Cybersecurity giant Symantec on Wednesday announced a new product meant to protect industrial control networks from a pernicious threat: USB flash drives.
Numerous studies have determined that roughly half the population is likely to plug a USB drive found in the parking lot into their computer, presenting hackers with an invaluable opportunity to infiltrate sensitive networks. Symantec is trying to solve that problem with Industrial Control System Protection (ISCP) Neural, a USB-scanning station meant to help energy, oil, gas and manufacturing organizations — which often use USB drives to update legacy systems — check for malicious software.
ISCP Neural utilizes artificial intelligence capabilities to malware on USB drives in a way that will increase detection efficacy by up to 15 percent, the company claims. The devices are scheduled to be available for shipping in early 2019 at a rate of $25,000, the company told SecurityWeek.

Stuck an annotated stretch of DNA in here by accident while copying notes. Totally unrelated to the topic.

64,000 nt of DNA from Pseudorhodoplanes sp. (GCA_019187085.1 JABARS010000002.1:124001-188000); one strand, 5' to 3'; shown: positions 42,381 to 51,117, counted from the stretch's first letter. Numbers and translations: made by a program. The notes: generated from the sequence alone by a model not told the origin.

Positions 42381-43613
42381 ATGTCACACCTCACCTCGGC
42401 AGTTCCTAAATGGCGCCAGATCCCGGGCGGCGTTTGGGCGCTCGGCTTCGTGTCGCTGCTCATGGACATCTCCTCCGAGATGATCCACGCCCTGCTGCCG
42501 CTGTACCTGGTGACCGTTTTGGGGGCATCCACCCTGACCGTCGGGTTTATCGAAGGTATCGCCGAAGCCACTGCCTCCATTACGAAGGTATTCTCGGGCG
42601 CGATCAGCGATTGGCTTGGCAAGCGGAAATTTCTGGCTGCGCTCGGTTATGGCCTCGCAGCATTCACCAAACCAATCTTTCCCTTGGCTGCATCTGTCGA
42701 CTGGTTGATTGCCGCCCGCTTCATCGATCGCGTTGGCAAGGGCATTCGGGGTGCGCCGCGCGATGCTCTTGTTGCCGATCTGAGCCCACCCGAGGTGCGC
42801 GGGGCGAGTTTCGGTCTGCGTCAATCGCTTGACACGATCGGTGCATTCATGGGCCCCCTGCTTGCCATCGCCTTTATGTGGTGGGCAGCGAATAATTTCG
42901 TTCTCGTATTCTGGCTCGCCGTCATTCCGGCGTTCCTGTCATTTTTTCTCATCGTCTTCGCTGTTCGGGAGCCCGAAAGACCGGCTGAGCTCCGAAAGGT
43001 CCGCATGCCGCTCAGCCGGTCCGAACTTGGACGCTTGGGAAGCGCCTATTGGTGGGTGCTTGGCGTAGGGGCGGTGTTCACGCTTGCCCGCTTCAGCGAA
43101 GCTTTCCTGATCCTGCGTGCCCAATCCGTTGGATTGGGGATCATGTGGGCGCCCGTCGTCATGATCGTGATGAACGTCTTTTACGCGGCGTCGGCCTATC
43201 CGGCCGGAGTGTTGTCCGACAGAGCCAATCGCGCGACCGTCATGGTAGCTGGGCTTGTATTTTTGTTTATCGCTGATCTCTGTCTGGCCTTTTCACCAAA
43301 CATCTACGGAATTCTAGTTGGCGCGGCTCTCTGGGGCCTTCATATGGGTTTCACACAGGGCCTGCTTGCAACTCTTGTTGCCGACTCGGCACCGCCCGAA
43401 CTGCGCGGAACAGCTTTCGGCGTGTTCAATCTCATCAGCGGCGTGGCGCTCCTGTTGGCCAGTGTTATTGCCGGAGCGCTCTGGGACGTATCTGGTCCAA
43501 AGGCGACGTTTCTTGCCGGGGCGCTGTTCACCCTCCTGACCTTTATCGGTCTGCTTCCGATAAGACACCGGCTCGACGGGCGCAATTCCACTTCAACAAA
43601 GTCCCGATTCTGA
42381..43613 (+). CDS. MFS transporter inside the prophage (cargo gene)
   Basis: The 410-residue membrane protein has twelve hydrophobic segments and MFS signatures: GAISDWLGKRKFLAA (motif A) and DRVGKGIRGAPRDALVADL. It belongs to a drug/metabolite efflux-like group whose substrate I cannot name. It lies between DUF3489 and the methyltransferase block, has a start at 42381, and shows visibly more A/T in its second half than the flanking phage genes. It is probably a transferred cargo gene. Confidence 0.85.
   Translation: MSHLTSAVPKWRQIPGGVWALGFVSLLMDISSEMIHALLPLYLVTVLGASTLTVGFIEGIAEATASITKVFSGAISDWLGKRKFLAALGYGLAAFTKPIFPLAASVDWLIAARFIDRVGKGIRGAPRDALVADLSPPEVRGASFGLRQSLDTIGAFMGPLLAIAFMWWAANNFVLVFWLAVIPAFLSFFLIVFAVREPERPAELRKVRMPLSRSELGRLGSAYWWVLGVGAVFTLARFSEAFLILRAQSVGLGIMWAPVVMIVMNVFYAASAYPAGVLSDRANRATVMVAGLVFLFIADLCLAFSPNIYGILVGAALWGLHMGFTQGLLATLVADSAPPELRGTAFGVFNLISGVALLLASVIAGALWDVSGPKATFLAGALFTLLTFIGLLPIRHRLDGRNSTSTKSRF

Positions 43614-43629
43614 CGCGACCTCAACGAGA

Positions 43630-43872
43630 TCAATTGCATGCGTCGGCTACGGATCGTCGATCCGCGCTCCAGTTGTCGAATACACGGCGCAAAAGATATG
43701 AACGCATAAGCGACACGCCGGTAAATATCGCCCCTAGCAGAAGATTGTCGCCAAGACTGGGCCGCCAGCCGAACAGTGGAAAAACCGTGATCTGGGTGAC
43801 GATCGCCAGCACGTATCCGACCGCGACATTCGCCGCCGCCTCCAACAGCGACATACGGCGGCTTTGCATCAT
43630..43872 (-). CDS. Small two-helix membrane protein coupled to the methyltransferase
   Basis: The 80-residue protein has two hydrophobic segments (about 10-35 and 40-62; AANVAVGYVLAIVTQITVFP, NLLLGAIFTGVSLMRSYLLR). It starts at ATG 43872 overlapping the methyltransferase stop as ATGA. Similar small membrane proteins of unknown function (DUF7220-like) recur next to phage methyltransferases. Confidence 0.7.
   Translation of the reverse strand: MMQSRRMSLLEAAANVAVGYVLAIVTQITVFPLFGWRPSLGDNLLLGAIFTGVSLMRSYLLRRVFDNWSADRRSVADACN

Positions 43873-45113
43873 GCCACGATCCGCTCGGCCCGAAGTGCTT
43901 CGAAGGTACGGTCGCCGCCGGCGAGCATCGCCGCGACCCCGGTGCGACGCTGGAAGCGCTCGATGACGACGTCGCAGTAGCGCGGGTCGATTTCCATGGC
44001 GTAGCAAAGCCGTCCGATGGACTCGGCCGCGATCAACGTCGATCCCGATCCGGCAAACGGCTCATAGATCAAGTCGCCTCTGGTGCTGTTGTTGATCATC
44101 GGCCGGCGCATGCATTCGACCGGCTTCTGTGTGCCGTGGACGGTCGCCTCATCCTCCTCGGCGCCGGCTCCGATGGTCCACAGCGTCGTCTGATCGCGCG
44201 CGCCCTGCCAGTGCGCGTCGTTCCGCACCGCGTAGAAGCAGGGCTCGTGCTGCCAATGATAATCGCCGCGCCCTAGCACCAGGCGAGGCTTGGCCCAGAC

The product announcement comes amid internal changes at Symantec, an established security player that’s shifting away from traditional antivirus technology to enterprise security products.
USB drives, much like weak passwords, have for a generation presented a significant threat to international cybersecurity. Flash drives infected with malicious software have been used to carry out attacks like Stuxnet, which destroyed equipment at an Iranian nuclear facility, and Trisis, which targeted a Saudi chemical plant before creeping to U.S. networks. Schneider Electric, a major ICS supplier, announced in September that it had accidentally shipped malware-infected USB drives with a product.
The Symantec product is the latest in a number of emerging technologies focused on securing industrial facilities from USB-based threats, including a similar solution unveiled last year by Honeywell. Numerous cybersecurity companies also offer USB security products for individual consumers.
Symantec’s ISCP Neural announcement also comes at a time when the established security vendor appears to be on the precipice of change. Three executives including Chief Operating Officer Michael Fey have left the company, and the firm is in the process of transitioning from the consumer market to enterprise sales, according to Bloomberg.
The Mountain View, California, company last month announced it has acquired Appthority, a mobile application security company, and Javelin Networks, which protects businesses from active directory attacks.